So this year as the light rounds the bend and begins to rise in this sky again, bringing longer days, I am grateful for my family, and all the progress we've made on our house this year. I'm so grateful that I have so many dear friends who support and love me. I've made some great healing work this year, both assisting others, as well as looking inward to move old stuck energy out of the way.

Yesterday on my birthday, while wondering what focus I wanted to choose, I received the answer, "COURAGE". So this year shall be the Year of Courage. As in, a year-long meditation on what it means to choose the path that creates a greater state of balance, even if it feels harder or uglier in the moment. It involves honesty, and choosing personal integrity. No easy thing. But I'm looking forward to it.

So many blessings to you all in this darkest, reflective time of year. May you each find the appropriate path for your year, and feel blessed by all you received this previous year. May we all see each other as our higher selves.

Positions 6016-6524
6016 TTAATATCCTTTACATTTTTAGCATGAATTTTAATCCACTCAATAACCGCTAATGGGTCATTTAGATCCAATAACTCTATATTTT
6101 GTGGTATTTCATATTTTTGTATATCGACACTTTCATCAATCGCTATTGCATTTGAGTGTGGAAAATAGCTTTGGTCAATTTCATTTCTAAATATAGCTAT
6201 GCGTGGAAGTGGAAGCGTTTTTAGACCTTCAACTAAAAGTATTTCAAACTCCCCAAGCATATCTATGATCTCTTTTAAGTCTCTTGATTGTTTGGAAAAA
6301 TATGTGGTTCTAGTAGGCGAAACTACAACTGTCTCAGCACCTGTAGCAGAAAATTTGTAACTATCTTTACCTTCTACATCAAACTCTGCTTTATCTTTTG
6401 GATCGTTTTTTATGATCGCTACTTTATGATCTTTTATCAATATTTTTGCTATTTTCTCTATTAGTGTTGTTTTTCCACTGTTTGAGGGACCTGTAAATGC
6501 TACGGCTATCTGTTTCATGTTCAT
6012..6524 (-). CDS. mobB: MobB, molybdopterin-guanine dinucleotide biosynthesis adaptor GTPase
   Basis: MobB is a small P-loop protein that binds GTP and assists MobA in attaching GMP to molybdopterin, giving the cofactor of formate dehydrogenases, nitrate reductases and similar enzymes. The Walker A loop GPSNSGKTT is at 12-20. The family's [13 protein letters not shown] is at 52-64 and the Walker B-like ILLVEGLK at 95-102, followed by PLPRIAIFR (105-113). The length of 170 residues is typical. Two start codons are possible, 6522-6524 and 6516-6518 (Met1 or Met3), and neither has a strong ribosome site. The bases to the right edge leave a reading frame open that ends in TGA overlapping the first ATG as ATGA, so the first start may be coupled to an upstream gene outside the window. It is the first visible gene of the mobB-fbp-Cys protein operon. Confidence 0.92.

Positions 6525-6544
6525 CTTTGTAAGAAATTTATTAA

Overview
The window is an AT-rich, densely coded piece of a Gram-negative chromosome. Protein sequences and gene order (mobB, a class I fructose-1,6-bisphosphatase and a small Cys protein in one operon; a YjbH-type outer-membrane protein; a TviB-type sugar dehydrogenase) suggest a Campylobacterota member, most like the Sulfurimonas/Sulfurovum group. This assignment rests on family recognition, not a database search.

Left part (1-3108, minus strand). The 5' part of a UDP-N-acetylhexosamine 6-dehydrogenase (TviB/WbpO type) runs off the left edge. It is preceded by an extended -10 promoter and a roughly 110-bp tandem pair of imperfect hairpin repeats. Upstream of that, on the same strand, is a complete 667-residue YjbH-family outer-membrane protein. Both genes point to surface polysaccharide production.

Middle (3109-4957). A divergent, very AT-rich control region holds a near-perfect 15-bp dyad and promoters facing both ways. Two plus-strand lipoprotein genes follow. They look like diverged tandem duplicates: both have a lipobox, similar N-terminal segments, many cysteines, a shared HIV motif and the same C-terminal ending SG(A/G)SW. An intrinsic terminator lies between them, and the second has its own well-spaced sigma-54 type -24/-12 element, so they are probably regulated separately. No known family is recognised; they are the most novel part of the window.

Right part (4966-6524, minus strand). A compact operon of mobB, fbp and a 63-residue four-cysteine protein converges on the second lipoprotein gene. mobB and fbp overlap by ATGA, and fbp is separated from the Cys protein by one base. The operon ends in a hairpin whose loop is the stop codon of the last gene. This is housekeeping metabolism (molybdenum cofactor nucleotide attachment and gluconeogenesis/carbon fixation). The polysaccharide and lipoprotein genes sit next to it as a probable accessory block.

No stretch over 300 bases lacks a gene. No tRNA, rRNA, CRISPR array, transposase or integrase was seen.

Saturday, December 12, 2009

Real Rain

At last, today, we are having a true rain event. There have certainly been bigger and heavier ones before, but take a look at this radar image from the National Weather Service...

All that yellow and red stuff is HEAVY RAIN falling right on top of us!

After a nice drizzle-y morning, things have turned to earnest rain, allowing our fresh road gravel to get watered in, giving the newly MRC-planted fir trees a drink, and I suspect bringing the water in the creek up. It does make yurt living a little loud, but since I'm going to work in a moment, that doesn't bother me so much. Besides, when it's been so long since we've had the real stuff, I admit to a feeling of excitement when that rain pounds the tent roof we dwell under. Here's to running rivers and happy frogs...

Thursday, December 10, 2009

The Secret Life of Meadow Voles

Today was a beautiful day, high popcorn clouds heralding a coming storm, but mostly sunny and a little warmer. After Ella came home from school, I suggested we go on an "adventure" to see if we could find anything interesting. Sometimes Ella is a little hard to enroll in such an undertaking, but today, it didn't take too much influence.